On March 20, 1995, followers of the religious cult Aum Shinrikyo unleashed lethal sarin gas into cars of the Tokyo subway system.
Many died, many more were injured.
This is acclaimed Japanese novelist Murakami’s (The Wind-Up Bird Chronicle, etc.) nonfiction account of this episode. It is riveting.
What he mostly does here, however, is listen to and record, in separate sections, the words of both victims, people who ˝just happened to be gassed on the way to work,˝ and attackers. The victims are ordinary people bankers, businessmen, office workers, subway workers who reflect upon what happened to them, how they reacted at the time and how they have lived since.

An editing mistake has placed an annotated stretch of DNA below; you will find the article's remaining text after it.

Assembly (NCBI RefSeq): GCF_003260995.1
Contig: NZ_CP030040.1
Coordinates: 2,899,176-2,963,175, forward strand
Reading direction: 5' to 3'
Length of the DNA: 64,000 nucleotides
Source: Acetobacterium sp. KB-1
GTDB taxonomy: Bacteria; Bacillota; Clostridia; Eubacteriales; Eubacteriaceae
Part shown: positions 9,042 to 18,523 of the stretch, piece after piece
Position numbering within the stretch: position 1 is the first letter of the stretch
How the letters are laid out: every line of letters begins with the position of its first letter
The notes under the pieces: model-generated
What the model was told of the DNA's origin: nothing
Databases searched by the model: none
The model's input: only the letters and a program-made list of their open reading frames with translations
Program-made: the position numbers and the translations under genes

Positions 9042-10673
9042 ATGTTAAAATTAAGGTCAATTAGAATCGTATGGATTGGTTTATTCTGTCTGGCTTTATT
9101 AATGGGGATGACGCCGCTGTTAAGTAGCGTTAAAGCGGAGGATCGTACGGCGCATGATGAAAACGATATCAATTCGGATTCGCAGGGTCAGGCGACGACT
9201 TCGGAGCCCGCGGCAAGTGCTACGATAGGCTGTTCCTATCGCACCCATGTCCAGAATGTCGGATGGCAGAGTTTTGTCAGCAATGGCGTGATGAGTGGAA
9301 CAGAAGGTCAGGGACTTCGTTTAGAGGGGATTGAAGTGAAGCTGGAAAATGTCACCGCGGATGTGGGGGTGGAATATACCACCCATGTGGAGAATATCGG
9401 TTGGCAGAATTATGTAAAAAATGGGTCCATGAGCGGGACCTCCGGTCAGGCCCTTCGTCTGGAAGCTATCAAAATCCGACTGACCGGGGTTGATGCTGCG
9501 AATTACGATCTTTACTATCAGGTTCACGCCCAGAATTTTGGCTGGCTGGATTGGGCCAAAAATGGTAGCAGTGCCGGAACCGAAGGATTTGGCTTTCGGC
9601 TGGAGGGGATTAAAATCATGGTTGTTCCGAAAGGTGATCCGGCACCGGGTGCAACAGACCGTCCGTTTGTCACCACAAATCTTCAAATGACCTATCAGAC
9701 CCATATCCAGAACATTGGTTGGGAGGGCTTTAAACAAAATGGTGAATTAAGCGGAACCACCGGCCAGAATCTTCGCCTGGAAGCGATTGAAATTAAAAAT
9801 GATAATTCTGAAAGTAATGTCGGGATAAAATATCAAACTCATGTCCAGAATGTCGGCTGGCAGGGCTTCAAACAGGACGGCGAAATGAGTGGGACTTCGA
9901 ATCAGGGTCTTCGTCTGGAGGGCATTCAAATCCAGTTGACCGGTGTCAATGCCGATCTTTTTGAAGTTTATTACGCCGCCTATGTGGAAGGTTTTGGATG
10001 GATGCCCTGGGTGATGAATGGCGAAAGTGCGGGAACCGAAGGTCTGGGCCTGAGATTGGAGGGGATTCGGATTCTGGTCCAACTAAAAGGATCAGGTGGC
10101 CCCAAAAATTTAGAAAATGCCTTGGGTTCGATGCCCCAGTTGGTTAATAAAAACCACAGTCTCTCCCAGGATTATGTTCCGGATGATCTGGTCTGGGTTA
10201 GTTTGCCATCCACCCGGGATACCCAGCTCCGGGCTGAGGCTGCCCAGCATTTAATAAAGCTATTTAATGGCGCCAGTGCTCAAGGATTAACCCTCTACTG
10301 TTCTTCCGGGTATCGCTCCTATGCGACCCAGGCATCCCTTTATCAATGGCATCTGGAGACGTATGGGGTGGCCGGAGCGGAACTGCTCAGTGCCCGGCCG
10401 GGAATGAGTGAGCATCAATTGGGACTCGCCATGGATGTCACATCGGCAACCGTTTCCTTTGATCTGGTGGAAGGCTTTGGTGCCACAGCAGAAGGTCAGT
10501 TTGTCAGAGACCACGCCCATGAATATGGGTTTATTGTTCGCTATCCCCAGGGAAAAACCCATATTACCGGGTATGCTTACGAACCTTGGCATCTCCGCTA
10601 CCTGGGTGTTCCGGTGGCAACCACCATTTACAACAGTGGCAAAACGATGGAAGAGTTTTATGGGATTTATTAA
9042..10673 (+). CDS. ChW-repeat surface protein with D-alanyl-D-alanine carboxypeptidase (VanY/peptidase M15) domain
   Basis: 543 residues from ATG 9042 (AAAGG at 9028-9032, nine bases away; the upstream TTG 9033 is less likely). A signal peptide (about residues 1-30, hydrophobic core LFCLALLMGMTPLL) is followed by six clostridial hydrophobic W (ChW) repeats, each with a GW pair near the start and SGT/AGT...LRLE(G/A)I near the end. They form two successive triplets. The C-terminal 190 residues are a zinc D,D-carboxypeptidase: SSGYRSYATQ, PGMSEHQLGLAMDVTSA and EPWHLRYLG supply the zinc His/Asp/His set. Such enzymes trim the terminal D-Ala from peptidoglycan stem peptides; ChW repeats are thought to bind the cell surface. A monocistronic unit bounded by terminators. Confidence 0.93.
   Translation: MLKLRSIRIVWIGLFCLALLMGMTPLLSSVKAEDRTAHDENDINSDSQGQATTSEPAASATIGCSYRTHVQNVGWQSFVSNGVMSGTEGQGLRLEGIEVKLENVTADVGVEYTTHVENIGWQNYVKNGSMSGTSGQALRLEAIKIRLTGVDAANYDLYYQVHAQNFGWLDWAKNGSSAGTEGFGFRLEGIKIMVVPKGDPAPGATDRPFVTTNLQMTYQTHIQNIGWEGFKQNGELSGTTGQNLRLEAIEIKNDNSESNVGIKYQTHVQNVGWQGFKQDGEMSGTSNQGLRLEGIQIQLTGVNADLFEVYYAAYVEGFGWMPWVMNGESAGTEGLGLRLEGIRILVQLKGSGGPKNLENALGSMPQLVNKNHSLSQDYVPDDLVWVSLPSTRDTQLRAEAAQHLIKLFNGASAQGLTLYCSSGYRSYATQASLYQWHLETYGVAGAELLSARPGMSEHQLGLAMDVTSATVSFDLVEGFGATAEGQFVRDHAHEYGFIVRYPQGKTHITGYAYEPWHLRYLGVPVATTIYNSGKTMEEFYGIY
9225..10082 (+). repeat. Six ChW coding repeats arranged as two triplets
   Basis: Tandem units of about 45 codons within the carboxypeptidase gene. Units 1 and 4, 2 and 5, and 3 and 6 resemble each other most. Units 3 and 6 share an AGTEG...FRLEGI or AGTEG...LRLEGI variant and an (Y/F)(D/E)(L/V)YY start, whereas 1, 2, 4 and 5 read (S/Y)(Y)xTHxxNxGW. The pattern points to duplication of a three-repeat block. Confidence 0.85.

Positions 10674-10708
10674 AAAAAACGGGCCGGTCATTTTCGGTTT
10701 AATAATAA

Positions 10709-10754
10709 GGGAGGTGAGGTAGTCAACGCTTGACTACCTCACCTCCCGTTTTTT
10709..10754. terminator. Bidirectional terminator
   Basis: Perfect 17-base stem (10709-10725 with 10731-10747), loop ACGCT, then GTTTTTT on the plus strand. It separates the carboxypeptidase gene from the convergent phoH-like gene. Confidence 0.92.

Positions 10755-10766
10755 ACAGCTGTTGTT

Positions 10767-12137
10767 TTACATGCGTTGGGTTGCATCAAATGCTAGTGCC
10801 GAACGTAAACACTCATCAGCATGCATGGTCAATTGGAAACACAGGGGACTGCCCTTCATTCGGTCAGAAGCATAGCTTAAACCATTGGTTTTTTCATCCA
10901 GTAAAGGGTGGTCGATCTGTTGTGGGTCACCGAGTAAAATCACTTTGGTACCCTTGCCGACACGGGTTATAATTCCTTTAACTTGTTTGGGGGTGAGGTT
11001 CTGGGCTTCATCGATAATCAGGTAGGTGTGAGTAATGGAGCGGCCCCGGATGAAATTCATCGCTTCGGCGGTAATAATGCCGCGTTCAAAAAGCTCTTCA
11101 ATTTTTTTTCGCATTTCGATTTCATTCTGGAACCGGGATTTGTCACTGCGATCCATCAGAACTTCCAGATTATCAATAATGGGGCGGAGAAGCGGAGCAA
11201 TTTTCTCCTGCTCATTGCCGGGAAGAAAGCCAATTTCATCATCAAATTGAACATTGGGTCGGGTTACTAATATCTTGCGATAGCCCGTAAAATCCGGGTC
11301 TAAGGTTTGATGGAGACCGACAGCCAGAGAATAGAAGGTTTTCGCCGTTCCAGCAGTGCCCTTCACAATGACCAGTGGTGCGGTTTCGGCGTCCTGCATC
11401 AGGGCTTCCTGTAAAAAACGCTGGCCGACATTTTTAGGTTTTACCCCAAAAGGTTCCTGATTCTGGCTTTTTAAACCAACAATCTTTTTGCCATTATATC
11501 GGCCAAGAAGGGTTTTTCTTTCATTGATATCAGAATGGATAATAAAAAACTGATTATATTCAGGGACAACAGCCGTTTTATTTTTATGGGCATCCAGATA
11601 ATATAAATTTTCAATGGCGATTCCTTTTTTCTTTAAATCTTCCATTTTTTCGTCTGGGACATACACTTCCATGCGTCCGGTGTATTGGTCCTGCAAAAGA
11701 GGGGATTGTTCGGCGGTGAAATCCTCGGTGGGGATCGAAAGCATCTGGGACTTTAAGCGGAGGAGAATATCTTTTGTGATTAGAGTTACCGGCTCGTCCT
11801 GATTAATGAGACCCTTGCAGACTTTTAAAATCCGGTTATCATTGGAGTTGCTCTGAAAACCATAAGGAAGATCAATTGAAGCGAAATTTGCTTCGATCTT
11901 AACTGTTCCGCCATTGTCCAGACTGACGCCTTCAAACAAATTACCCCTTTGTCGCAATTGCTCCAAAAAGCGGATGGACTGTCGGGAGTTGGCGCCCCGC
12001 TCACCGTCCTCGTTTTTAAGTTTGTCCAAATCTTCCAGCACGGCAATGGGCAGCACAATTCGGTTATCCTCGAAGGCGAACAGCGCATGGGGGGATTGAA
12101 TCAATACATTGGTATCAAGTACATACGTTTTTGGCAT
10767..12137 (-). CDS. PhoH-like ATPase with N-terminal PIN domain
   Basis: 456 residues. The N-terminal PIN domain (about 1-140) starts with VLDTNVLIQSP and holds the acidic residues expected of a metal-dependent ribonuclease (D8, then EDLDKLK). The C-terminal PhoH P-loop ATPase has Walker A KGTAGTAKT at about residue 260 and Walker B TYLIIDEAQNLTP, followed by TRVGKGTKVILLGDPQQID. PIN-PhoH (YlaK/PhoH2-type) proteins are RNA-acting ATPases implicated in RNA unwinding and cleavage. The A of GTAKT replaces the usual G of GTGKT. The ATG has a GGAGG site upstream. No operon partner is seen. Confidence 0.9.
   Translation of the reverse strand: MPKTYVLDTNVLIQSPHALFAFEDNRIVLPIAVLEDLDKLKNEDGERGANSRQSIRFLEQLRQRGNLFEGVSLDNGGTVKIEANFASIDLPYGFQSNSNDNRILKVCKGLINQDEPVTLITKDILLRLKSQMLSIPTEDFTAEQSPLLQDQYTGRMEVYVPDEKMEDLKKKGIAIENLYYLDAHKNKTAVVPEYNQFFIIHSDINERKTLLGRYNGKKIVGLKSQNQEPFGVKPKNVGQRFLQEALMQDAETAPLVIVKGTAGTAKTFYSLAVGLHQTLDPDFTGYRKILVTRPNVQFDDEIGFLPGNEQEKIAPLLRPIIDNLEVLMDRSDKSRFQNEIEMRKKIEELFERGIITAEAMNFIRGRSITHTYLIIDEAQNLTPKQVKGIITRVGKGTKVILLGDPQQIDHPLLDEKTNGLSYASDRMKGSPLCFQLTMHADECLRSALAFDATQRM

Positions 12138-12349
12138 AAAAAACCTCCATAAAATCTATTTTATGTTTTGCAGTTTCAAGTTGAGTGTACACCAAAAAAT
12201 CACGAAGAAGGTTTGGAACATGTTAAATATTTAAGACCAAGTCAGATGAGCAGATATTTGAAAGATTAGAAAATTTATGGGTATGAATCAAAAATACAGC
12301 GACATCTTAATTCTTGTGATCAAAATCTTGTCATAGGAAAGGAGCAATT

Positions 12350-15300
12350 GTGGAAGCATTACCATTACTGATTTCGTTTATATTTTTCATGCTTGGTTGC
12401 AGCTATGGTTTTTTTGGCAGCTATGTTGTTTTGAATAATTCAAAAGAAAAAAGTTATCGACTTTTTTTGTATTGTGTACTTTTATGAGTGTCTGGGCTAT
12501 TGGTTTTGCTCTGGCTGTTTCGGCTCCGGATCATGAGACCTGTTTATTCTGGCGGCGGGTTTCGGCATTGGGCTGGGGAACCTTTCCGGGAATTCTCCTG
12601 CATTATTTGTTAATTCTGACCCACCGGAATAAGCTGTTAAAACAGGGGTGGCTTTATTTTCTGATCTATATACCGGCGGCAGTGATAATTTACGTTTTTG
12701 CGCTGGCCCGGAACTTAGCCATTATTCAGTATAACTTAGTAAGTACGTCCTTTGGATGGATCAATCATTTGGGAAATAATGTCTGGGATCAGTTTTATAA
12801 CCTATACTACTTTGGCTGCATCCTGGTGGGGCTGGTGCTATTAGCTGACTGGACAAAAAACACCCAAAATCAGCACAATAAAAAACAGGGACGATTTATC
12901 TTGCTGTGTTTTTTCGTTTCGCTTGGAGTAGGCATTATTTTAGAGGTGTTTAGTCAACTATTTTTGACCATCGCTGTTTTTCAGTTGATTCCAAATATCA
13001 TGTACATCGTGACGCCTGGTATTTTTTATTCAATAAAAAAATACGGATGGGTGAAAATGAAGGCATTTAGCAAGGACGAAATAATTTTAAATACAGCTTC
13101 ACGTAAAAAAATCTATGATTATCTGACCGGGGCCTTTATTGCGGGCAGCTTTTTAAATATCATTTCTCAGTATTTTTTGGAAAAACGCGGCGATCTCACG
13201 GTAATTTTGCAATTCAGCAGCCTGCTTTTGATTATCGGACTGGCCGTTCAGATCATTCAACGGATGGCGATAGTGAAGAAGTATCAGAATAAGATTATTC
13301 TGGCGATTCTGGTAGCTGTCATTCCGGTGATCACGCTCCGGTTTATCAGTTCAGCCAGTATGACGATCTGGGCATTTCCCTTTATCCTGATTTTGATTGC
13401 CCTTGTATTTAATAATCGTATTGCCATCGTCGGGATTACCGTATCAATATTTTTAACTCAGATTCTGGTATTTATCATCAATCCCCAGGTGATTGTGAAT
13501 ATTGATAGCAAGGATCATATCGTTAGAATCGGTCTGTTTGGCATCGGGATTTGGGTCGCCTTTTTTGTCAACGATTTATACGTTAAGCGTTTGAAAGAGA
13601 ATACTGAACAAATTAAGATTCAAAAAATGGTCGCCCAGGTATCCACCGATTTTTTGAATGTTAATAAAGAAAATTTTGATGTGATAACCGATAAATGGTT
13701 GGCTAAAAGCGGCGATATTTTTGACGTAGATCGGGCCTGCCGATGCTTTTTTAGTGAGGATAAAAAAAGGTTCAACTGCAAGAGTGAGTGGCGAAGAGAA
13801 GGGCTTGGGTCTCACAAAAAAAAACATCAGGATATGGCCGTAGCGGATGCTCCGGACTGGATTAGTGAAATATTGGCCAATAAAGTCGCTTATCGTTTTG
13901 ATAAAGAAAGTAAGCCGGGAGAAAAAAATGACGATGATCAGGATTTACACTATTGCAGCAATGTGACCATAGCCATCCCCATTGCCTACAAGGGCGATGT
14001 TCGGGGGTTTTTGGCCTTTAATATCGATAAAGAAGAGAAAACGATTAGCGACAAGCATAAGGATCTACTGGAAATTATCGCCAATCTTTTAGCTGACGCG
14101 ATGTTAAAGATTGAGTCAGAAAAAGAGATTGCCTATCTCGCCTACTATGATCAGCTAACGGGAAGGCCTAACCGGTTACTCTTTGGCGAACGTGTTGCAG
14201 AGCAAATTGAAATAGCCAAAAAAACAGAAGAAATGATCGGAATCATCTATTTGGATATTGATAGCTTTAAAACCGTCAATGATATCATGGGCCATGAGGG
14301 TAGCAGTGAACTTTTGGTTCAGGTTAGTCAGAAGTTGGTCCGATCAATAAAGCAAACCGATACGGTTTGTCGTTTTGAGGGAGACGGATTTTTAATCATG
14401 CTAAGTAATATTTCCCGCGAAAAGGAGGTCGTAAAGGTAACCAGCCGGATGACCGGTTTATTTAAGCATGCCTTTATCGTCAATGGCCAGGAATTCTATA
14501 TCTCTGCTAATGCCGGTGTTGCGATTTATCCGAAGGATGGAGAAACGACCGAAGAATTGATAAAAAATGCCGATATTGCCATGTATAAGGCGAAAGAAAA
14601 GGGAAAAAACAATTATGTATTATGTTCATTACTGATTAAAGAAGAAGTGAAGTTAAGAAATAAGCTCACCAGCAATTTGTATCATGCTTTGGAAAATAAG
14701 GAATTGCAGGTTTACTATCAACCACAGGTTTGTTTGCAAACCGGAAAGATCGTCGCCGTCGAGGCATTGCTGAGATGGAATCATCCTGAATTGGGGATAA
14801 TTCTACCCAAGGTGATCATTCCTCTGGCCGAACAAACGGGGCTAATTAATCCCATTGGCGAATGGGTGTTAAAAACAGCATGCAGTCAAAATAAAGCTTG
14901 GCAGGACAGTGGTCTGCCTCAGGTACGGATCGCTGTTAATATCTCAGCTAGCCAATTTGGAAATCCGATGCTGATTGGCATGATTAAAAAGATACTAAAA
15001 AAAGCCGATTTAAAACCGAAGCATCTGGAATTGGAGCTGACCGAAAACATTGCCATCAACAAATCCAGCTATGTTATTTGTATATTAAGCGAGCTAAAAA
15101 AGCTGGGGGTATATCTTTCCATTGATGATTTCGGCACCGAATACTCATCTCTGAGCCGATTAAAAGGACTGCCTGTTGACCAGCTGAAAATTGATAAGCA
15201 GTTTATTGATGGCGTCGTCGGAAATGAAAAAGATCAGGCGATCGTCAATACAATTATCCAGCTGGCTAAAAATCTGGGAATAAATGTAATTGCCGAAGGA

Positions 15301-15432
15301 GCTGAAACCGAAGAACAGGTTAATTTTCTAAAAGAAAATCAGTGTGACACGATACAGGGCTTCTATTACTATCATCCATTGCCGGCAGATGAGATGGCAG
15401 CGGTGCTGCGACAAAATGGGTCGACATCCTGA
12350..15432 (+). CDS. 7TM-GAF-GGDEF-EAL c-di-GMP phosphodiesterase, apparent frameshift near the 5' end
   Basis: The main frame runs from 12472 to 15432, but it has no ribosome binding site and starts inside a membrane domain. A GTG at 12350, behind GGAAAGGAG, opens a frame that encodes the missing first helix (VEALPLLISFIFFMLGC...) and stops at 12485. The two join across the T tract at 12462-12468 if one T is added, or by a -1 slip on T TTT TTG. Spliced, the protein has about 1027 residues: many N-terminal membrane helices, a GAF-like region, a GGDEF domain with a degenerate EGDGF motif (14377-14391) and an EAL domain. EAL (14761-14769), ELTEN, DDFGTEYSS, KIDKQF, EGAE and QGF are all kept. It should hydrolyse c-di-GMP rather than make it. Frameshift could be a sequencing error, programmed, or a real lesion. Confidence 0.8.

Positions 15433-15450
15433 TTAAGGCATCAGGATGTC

Some continue to suffer great physical disabilities, nearly all still suffer great psychic trauma.
There is a Rashomon-like quality to some of the tales, as victims recount the same episodes in slightly different variations. Cumulatively, their tales fascinate, as small details weave together to create a complex narrative.
The attackers are of less interest, for what they say is often similar, and most remain, or at least do not regret having been, members of Aum.
As with the work of Studs Terkel, which Murakami acknowledges is a model for this present work, the author’s voice, outside of a few prefatory comments, is seldom heard.
He offers no grand explanation, no existential answer to what happened, and the book is better for it.
This is, then, a compelling tale of how capriciously and easily tragedy can destroy the ordinary, and how we try to make sense of it all. (May 1)Forecast: Publication coincides with the release of a new novel by Murakami (Sputnik Sweetheart, Forecasts, Mar. 19), and several national magazines, including Newsweek and GQ, will be featuring this fine writer. This attention should help Murakami’s growing literary reputation.